Should we be prescribing probiotics for gastroenteritis?

Two recent studies published in the New England Journal of Medicine called into question the use of specific probiotic formulations in children with gastroenteritis. You can check out the podcast interview with David Schnadower, the principal investigator of the US study right here.

Check the NEJM study from Schnadower et al. here

What did we know about probiotics in gastroenteritis before this study?

Upwards of 1.7 million children are diagnosed with acute gastroenteritis every year. A meta-analysis of fifteen randomized trialsshowed a benefit in duration of diarrhea when probiotics were used.

Because of this evidence, probiotics have been included as part of some care pathways for gastroenteritis and as targets for quality improvement initiatives. The use (and cost) of probiotics has been on the rise in general in the last decade.

What did they do in these studies?

Two parallel randomized control trials were recently published in the New England Journal of Medicineexamining probiotics in the treatment of acute gastroenteritis. 

The US study, performed by David Schnadower and the Pediatric Emergency Care Applied Research Network (PECARN), enrolled 971 children with acute gastroenteritis. They were aged 3 months to 4 years and had similar demographic and disease severity characteristics at enrollment. They were randomized to receive either placebo or Lactobacillus rhamnosus GG for five days. There was no significant difference in the primary outcome of moderate-severe symptoms after starting the placebo or probiotic. There was also no significant difference in frequency or duration of vomiting and diarrhea, school absenteeism or unscheduled healthcare visits for gastroenteritis symptoms. In the figure below, the analysis by subgroup demonstrates no significant difference in outcomes with age, duration, antibiotics or type of infection isolated.

The second studywas performed by a similar group in Canada, led by Stephen Freedman. They examined 886 children with acute gastroenteritis, randomizing them to placebo or a combined probiotic (Lactobacillus rhamonosus-Lactobacillus helveticus). The also showed no difference in similar outcomes as the Schnadower study.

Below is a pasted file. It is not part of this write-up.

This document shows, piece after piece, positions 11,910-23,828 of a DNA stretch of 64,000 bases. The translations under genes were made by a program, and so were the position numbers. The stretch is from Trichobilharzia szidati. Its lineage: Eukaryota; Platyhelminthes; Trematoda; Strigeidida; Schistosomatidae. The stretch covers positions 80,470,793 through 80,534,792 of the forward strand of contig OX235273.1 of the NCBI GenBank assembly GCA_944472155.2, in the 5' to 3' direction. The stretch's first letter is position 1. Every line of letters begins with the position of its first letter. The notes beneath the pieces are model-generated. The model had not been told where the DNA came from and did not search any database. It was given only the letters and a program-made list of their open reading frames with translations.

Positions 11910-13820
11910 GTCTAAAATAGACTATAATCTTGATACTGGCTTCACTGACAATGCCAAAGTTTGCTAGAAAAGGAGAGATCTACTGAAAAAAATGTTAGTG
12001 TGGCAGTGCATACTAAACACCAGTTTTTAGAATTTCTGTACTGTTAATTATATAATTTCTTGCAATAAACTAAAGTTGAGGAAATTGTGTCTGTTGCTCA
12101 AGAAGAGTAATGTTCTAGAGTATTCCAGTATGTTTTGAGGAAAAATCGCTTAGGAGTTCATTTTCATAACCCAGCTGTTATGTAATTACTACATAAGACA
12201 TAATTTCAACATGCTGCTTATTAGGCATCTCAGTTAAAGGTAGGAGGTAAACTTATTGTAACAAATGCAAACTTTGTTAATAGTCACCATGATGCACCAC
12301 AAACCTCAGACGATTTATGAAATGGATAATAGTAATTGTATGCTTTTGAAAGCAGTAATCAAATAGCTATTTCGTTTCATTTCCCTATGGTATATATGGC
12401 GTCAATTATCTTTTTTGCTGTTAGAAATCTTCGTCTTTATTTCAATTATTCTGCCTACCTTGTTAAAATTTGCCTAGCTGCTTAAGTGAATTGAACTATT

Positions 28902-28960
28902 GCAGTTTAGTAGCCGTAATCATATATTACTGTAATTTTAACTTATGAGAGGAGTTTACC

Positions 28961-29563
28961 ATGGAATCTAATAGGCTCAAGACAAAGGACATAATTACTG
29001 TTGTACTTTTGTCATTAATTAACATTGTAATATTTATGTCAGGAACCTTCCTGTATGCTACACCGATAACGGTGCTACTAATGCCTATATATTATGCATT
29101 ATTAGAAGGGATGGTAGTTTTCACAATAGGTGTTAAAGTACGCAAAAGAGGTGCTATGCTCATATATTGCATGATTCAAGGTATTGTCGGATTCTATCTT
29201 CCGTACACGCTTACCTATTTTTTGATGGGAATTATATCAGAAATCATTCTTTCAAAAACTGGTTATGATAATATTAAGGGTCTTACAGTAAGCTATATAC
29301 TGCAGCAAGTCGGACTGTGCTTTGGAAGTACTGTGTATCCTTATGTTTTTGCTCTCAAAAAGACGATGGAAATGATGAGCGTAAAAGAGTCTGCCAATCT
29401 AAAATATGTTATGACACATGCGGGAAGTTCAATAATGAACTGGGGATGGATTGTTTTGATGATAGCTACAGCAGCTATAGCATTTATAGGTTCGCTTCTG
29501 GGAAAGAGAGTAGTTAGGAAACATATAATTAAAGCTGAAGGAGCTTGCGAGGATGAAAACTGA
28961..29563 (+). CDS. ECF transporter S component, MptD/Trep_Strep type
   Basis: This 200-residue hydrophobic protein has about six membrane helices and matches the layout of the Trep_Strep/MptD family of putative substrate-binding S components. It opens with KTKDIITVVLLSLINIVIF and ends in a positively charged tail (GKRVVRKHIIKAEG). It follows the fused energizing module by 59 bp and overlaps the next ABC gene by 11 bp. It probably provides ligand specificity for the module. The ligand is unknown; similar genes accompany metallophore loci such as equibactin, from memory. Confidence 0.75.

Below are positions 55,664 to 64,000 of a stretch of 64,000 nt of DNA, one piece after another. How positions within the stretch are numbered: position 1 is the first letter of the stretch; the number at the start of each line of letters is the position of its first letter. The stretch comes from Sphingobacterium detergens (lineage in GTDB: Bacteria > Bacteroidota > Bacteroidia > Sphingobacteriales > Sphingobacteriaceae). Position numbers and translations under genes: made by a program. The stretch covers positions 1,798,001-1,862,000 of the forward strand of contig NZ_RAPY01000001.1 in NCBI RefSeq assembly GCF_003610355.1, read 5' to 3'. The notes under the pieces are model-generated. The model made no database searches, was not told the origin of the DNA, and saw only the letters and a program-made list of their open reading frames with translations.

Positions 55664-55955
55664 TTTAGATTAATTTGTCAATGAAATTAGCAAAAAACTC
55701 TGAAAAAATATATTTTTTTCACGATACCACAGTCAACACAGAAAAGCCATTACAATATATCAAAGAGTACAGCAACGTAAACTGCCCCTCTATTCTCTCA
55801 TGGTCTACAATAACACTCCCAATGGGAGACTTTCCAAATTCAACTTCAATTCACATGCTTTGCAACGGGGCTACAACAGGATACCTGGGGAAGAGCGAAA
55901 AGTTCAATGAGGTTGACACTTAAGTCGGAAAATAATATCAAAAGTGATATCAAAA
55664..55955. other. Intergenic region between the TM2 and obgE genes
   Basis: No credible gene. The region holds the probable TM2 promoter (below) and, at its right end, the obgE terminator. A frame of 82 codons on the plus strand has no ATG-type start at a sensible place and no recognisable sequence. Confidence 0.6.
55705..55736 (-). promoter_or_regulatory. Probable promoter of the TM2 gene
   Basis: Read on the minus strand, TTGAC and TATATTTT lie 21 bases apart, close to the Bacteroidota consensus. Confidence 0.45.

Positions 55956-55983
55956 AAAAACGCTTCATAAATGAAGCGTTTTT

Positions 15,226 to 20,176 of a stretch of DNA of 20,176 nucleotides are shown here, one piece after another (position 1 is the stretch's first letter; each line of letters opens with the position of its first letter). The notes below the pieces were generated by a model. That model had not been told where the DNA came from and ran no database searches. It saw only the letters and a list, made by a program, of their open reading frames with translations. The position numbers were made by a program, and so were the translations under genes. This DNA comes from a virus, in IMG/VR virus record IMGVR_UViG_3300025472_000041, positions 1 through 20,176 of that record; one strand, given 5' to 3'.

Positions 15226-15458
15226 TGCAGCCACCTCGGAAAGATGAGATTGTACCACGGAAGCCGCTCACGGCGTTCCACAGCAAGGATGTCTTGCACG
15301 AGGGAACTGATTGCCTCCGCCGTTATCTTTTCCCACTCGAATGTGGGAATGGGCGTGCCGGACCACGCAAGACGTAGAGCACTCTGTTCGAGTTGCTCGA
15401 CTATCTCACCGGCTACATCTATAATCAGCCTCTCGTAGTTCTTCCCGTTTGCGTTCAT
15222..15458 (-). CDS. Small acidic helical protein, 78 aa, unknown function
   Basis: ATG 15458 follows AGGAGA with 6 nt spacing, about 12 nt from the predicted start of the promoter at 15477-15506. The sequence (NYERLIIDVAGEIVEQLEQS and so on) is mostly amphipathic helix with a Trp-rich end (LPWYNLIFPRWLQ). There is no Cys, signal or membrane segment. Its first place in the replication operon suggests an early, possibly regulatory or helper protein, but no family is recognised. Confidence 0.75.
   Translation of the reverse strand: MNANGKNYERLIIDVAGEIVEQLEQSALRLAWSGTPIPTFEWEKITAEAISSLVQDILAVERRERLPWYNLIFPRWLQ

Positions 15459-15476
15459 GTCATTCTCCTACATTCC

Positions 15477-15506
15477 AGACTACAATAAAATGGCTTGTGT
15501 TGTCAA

This figure demonstrates the similarities in outcomes in the subgroups of the Schnadower study.

What does this change?

Prior to this pair of studies, the use of probiotics was routinely recommended by many physicians for the management of acute gastroenteritis on the basis of prior evidence. With the results of these two trials, we can now say that probiotics do not reduce the number of episodes of vomiting or diarrhea, or reduce school absenteeism in children with acute gastroenteritis.

The Bottom Line

These studies technically only apply to Lactobacillus rhamnosus GG and the combined probiotic Lactobacillus rhamonosus-Lactobacillus helveticus.

These two probiotics do not reduce the severity of gastroenteritis in children 

Providers should not routinely recommend them to children with gastroenteritis

References

Freedman et al. Multicenter Trial of a Combination Probiotic for Children with Gastroenteritis. N Engl J Med 2018; 379:2015-2026. DOI: 10.1056/NEJMoa1802597.

Parker et al. Rapid adoption of Lactobacillus rhamnosus GG for acute gastroenteritis. Pediatrics, 2013.

Schnadower et al. Lactobacillus rhamnosus GG versus Placebo for Acute Gastroenteritis in Children. NEJM 2018; 379:2002-2014. DOI: 10.1056/NEJMoa1802598.

Szajewska et al. Meta-analysis: Lactobacillus GG for treating acute gastroenteritis in children–updated analysis of randomised controlled trials. Aliment Pharmacol Ther. 2013 Sep;38(5):467-76. doi: 10.1111/apt.12403. Epub 2013 Jul 10.

By |2018-12-10T16:33:56+00:00December 13th, 2018|Gastroenterology, Infectious Diseases|

About the Author: